Jodie Lynn Zdrok’s Sensational is the thrilling follow-up to Spectacle in which a killer haunts the Paris World’s Fair of 1889. We can’t wait to see what’s next for the magical Nathalie Baudin, but for now, we’re so excited to share the amazing cover and first chapter!

Sensational by Jodie Lynn Zdrok

The 1889 Exposition Universelle in Paris is full of innovations, cultural displays, and inventions. Millions of visitors attend over the course of several months…so no one would notice if a few were missing, right? Maybe—but someone is celebrating the 100th anniversary of the guillotine with a display of their own: beheaded victims in some of the Exposition’s most popular exhibits.

Nathalie Baudin’s ability to see murder scenes should help, but she’s suffering the effects of her magic more than ever before. Fortunately she has other Insightfuls to team up with—if they can be trusted.


Nathalie rushed along the Seine, passing an array of concerned faces. If the French she caught among the swathe of languages was any indication, everyone thought she was being chased.

No, she was the one doing the chasing, so to speak. Of time. She was simply in a hurry, trying to get around all the ambling tourists and avoid being late. So far, nothing had gone as planned this morning.

First of all, Christophe had sent word for her to come to the public morgue even earlier than usual, if possible. The courier had arrived as she was leaving the apartment. While Nathalie composed a pithy response, Maman reminded her to pick up bread, and Stanley made figure eights around her ankles with a meow. Meeting S. and L. at the Palais des Beaux-Arts when it opens; will come immediately after. If Jules is there, ask him to please wait—coffee. Even that she had to start and stop twice, because Papa came over to give her a few sous for lunch. Second, the steam tram had been full—a frequent occurrence since the Exposition Universelle opened last month—and she’d had to wait for another.

Her eye caught the ivy-covered clock in front of the agriculture exhibit. She halted, heaving a sigh of relief and mopping her brow. Almost a quarter-hour to spare. All that nimble darting through the crowds had bought her some time after all.

Good. Now she could enjoy a stroll the rest of the way. Jules often encouraged her, with her swift walking pace and propensity to plan too many things in a day, to slow down. For the next few minutes, she would.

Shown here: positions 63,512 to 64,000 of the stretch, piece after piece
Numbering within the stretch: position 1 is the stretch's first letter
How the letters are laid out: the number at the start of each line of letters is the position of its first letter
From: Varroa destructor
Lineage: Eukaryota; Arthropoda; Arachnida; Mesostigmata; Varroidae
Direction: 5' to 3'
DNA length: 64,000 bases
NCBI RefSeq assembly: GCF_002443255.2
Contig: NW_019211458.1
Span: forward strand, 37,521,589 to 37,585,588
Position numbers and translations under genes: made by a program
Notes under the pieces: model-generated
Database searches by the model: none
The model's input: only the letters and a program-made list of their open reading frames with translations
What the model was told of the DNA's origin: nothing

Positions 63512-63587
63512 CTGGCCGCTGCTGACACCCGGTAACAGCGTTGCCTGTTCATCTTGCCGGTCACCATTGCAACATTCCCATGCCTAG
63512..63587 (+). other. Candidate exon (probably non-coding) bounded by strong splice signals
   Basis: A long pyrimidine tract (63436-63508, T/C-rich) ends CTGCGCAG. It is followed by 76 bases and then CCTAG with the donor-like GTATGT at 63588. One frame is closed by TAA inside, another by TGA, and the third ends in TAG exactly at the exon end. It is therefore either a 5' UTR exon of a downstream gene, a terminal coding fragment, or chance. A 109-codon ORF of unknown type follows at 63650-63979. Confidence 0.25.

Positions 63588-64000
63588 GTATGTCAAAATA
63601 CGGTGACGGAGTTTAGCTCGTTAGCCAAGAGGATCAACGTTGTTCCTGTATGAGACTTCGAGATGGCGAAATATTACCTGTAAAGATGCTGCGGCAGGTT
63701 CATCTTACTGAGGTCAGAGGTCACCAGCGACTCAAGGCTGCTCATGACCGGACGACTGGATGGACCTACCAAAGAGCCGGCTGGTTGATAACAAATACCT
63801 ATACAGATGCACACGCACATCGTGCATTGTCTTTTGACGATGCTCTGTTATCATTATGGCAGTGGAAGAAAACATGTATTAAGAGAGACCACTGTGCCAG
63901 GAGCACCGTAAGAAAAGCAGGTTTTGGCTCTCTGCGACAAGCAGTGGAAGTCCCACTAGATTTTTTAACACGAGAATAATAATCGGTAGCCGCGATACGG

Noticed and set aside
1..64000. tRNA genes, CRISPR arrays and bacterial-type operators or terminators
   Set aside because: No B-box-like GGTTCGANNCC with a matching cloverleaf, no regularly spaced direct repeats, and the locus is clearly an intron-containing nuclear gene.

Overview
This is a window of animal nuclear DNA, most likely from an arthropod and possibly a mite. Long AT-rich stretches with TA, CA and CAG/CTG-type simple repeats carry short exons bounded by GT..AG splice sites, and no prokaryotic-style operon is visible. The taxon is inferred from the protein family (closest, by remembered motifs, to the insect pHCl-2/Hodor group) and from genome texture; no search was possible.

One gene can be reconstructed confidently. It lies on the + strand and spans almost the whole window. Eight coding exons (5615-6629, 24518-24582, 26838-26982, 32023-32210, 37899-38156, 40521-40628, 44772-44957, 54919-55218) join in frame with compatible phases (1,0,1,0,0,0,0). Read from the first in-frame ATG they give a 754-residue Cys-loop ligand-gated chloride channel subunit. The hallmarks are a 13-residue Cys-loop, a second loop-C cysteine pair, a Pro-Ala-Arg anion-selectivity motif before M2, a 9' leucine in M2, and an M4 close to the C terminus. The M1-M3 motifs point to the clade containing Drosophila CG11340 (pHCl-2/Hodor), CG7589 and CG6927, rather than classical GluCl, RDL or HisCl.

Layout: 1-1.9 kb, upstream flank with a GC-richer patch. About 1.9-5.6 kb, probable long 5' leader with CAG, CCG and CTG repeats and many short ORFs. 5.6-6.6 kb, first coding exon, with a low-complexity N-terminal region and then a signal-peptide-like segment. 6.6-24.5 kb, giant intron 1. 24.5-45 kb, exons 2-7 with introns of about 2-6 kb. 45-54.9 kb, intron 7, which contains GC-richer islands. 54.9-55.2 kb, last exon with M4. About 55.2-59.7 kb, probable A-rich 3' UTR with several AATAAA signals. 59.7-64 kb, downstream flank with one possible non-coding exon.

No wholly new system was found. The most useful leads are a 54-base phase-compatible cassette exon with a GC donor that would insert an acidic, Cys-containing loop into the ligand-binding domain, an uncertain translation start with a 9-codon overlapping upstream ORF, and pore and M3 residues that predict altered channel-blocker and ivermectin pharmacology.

She took a left onto the bridge, the old Palais du Trocadéro from the last Exposition at her back. It was the colossal iron skeleton in front of her, its Venetian red arches beckoning her to the grounds, that took her breath away. Again.

The Tour Eiffel had only been completed in March, but Nathalie could barely remember the Paris horizon without it. Somehow, the architect Gustave Eiffel and his builders made three hundred meters of iron lattice into something beautiful (and proved the early critics wrong, which she liked even more). She’d gone twice already to the first platform, marveling at the view and the feeling that came with being almost 60 meters up. Soon the elevators would be operating, and she’d be able to ascend to the second platform and to the top. What would that be like?

As she crossed the bridge, stepping to the side to accommodate a carriage, the crowd grew even denser. The Tour Eiffel served as the grand entrance to the Exposition grounds. In the course of several months, ordinary land and city streets had been transformed into a wonderland of lush gardens and ornamental structures. From the Galerie des Machines at the opposite end to cultural pavilions on either side of the tower and throughout the grounds, the landscape had become the epitome of both here and elsewhere. This extravagant international showcase wasn’t the first world’s fair of its kind, but Nathalie was certain it would be the best.

She walked under the Tour Eiffel and through the queue of people waiting to go up, narrowly avoiding a spilled lemonade. Today marked her ninth visit to the Exposition. In her eighteen years she’d never experienced anything like it, this astounding display of culture and ingenuity. It was a celebration of the République, and despite never being prouder to be a Parisian, Nathalie found that the pavilions representing other lands intrigued her most. Jules, after reading four world history books in the months leading up to the fair, called it “Around the World in 80 Days on Champ de Mars.” She perused the Exposition’s 288-page Guide Bleu frequently; she wanted to see everything, do everything (except maybe the agriculture exhibits, which sounded tedious), and observe everyone she could at the Exposition from now until October. A world map accompanied all her visits; whenever she visited a nation’s pavilion, she circled the corresponding place on the map. She also notes of her encounters—a conversation she had, a food she’d sampled, a souvenir she’d bought.

Nathalie stepped out of the Tour Eiffel’s imposing shadow. Simone and Louis were easy to find, she in a white hat and fuchsia dress, he with well-coifed red hair and donning pale green. They were huddled over a grounds map at the designated meeting spot, the chairs in front of the Fontaine Coutan. A powerful, ornate display of classical figures bearing torches, the fountain announced the cobalt blue Central Dome with splendor. At night, the fountain was illuminated with streams of water in red, blue, green, and gold.